Do pheromones really work? If so, how
Study on partner choice Attractants in perfume are ineffective
Spring is considered the best time of year to fall in love. Warm temperatures lure people outside. Many meet there more openly than on dark and cold days. Good prerequisites for finding a partner. The advertising promises: the right scent helps you find it. Expensive little water is mixed with substances that are supposed to help the human willingness to mate on the jumps. But be careful: According to the latest research, these perfumes have no effect.
In a new study, Australian researchers investigated the effects of two substances that are traded as human sex attractants. Specifically, it was about Estratetraenol (EST) and Androstadienone (AND). Both are said to induce subconscious stimuli in the opposite sex. Allegedly, the smell is supposed to suggest that its wearer is particularly feminine or particularly masculine.
If this existed, the substances would have to influence the behavior of test subjects when choosing possible partners, write the researchers working with Leigh W. Simmons from the University of Western Australia in Crawley near Perth in the journal Royal Society Open Science. However, the scientists were unable to determine this in two experiments.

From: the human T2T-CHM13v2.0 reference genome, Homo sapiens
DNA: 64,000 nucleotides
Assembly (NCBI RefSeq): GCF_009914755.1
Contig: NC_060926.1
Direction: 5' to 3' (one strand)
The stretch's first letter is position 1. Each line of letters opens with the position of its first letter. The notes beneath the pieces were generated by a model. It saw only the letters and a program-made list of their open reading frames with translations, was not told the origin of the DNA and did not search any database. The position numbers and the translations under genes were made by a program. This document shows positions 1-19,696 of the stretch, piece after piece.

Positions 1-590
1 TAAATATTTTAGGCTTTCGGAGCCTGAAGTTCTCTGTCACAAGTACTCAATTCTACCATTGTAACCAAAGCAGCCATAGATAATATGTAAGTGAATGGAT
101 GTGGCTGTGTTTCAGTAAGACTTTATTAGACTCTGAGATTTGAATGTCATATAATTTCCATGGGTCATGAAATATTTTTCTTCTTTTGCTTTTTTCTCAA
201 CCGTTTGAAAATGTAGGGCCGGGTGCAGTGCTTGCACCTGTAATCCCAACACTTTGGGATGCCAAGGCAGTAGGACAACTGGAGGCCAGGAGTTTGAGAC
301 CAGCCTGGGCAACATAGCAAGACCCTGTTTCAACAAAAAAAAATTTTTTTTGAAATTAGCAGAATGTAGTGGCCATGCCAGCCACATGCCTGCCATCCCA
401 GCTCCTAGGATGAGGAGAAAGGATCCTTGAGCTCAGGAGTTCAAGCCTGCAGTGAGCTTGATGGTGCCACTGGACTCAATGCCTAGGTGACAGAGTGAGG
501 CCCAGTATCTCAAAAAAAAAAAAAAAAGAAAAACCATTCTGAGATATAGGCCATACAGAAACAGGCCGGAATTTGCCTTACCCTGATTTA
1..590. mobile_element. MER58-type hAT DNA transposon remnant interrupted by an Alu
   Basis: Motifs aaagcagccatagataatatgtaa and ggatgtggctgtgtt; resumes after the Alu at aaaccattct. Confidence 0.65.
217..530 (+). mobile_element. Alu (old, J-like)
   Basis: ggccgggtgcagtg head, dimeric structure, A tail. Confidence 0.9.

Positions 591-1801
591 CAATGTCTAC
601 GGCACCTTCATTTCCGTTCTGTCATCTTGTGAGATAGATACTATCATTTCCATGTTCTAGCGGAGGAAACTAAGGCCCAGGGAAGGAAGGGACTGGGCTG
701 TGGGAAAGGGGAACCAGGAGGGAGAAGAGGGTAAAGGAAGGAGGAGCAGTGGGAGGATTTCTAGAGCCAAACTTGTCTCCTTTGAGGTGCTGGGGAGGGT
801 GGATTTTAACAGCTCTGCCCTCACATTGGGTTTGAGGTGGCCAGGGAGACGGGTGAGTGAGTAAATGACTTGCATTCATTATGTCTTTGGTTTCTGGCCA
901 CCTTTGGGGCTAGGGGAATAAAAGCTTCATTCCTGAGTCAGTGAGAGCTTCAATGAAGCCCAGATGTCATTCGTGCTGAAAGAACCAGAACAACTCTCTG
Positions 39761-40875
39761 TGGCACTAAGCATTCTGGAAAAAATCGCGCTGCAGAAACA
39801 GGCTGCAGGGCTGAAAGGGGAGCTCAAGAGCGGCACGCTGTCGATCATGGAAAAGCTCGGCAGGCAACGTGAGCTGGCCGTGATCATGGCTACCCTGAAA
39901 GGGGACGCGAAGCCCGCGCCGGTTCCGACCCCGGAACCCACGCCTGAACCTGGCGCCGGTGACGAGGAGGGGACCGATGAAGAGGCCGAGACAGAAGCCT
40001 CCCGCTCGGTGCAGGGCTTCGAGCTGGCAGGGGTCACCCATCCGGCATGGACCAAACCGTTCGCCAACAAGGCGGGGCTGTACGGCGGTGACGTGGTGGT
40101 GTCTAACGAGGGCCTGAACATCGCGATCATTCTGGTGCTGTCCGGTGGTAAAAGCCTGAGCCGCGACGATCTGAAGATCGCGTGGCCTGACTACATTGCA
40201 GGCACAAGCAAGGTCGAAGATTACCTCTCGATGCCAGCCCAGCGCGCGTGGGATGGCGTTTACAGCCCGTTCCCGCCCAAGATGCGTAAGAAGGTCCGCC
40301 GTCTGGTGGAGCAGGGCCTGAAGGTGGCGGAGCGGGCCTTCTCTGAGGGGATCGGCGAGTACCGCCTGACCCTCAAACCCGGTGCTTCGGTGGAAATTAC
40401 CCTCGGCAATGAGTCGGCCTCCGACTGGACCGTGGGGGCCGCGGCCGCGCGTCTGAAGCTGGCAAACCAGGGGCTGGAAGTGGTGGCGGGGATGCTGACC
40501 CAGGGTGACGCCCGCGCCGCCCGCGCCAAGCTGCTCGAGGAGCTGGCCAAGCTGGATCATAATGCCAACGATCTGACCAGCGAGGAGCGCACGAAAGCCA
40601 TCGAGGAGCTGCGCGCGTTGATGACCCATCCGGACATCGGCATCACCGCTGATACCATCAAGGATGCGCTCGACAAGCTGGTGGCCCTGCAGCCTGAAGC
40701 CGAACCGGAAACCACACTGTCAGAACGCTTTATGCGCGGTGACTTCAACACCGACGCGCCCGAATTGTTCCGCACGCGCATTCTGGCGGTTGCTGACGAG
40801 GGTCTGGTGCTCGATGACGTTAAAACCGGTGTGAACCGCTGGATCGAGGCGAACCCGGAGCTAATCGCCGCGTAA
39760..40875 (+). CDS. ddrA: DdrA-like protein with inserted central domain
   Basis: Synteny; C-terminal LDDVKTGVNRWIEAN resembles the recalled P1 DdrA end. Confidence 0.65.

First of all, researchers wanted to know: Do the substances dissolved as a scent trigger an association with men or women in test subjects? To do this, the study leaders asked 22 women and 24 men to use a computer on two consecutive days. There the participants should look at faces and classify them as male or female.
The photos themselves were composed of male and female images and thus could not be clearly assigned. The test subjects were exposed to a placebo on one day and to the two substances EST and AND on the other. The researchers' idea: if the alleged pheromones convey a strong association with femininity or masculinity, the participants assign the photos more strongly to the respective gender associated with the smell. In fact, however, the sorting behavior of the test subjects did not change, regardless of whether they were exposed to the smells or not.
In a second experiment, 51 women and 43 men were asked to rate photos of the opposite sex according to their attractiveness and indicate whether they thought the person in question could be an affair. Again, EST and AND had no effects.
According to the researchers, the results underline the statements made in previous studies. Accordingly, neither estratetraenol nor androstadienone are human sexual attractants. If there are such pheromones, EST and AND are not included, the scientists write.
on TV | 02/14/2017 | 3 p.m.
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